The Supreme Court of North Carolina decided Lovette v. Department of Correction last Friday. The case has nothing to do with Laurence Lovette—the man found guilty of killing UNC student body president Eve Carson—whose case was also recently before our appellate courts (discussed here). Rather, it concerned Clyde Vernon Lovette and fellow petitioner Charles Lynch, two inmates serving life sentences for crimes committed in the mid-1970s. They committed their crimes during a four-year time period when a life sentence was defined in North Carolina as a term of 80 years. The supreme court decided last week that the men were not entitled to any reduction credits against their 80-year sentences, despite being convicted of crimes other than first-degree murder.
To understand Lovette fully requires a look back at earlier chapters in the “80-year life” saga. Here is a review:
Bowden. In State v. Bowden, 193 N.C. App. 597 (2008), the court of appeals held that under a former version of G.S. 14-2, a life sentence entered for an offense committed between April 8, 1974 and July 1, 1978, is an 80-year sentences for all purposes, including the determination of the inmate’s outright release date. As it was written at that time, G.S. 14-2 included a provision saying that a “sentence of life imprisonment shall be considered as a sentence of imprisonment for a term of 80 years in the State’s prison.” The Supreme Court of North Carolina initially agreed to review Bowden, but then decided that discretionary review had been improvidently allowed. 363 N.C. 621 (2009). Bowden is summarized here.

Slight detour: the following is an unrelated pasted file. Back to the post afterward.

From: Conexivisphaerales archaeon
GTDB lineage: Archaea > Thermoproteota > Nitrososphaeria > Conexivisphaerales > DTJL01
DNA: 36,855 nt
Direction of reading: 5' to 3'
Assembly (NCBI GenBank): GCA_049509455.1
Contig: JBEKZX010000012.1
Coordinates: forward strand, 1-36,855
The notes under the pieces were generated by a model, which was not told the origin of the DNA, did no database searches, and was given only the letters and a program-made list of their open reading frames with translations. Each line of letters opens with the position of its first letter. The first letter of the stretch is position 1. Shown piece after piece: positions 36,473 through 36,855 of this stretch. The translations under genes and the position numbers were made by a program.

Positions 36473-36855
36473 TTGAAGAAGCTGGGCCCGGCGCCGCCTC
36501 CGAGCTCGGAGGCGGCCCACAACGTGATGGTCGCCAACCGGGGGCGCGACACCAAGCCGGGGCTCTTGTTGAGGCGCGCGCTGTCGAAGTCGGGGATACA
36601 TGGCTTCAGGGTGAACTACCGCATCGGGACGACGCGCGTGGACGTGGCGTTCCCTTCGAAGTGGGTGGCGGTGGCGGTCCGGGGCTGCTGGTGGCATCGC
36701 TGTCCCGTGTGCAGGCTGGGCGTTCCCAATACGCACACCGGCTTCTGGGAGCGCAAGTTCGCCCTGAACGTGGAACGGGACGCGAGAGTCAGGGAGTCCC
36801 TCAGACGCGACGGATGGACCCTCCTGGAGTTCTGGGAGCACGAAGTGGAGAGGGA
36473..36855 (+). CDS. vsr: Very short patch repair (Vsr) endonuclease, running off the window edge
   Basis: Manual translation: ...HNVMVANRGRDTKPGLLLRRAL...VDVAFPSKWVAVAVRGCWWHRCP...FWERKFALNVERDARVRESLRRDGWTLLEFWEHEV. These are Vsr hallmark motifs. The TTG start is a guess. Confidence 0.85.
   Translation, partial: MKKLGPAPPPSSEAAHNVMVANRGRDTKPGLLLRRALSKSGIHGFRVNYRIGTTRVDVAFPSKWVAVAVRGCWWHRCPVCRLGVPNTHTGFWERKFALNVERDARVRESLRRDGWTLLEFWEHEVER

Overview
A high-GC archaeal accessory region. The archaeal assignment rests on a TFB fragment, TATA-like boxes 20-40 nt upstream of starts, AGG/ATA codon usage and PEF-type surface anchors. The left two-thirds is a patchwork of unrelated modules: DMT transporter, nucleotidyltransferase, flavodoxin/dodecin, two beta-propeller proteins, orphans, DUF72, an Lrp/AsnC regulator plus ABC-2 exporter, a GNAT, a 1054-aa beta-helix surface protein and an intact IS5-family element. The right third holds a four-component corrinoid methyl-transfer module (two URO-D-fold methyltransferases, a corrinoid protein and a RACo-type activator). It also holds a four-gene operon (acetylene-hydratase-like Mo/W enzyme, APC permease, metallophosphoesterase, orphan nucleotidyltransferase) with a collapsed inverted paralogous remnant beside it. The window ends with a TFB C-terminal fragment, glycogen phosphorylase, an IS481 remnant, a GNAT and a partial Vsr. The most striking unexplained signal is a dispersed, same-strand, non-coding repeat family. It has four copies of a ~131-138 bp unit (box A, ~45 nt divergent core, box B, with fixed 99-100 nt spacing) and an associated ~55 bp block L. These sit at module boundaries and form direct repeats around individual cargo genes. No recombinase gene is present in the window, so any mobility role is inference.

Jones. In Jones v. Keller, 364 N.C. 249 (2010), the supreme court considered what sentence reduction credits, if any, can be earned by inmates in the Bowden class. The petitioner in that case, Alford Jones, was serving a life sentence for a first-degree murder committed in 1975. He argued that if he received all the credits generally applicable to an inmate serving a term-of-years sentence, his 80-year life sentence would be complete: “good time” would roughly cut the sentence in half, and “gain time” and “meritorious time” would further reduce it by another 10 years or so.
A divided supreme court disagreed with him, holding that reduction credits were an administrative matter within the discretion of the Department of Correction, and that DOC’s decision to deny credit was not unconstitutional in light of the state’s compelling interest in public safety. The three-justice majority was careful to limit its decision to the first-degree murderers within the Bowden class, Jones, 364 N.C. at 252, and sent signals that the same rule might not apply to inmates sentenced to life imprisonment for other crimes, id. at 257 (“This State interest in ensuring public safety is particularly pronounced when dealing with those convicted of first-degree murder.”). Justice Newby, joined by former Justice Brady, concurred in the result, indicating that he would have extended the rule denying credit to any life sentence, regardless of the underlying offense. Former Justice Timmons-Goodson dissented, joined by Justice Hudson. The Supreme Court of the United States denied certiorari in Jones. 131 S. Ct. 2150 (2011). Jones is summarized here.
Waddell. An inmate similarly situated to Jones—a man named Larry Waddell who was sentenced to life imprisonment for a first-degree murder committed in July of 1974—lost his petition for federal habeas corpus relief in the Western District of North Carolina. The Fourth Circuit affirmed the denial of the petition on appeal. Waddell v. Department of Correction, 680 F.3d 384 (4th Cir. 2012). The Supreme Court denied certiorari, 133 S. Ct. 451 (2011)—some 36 years after vacating the death sentence he originally received in 1975. Waddell v. North Carolina, 428 U.S. 904 (1976). Waddell is summarized here.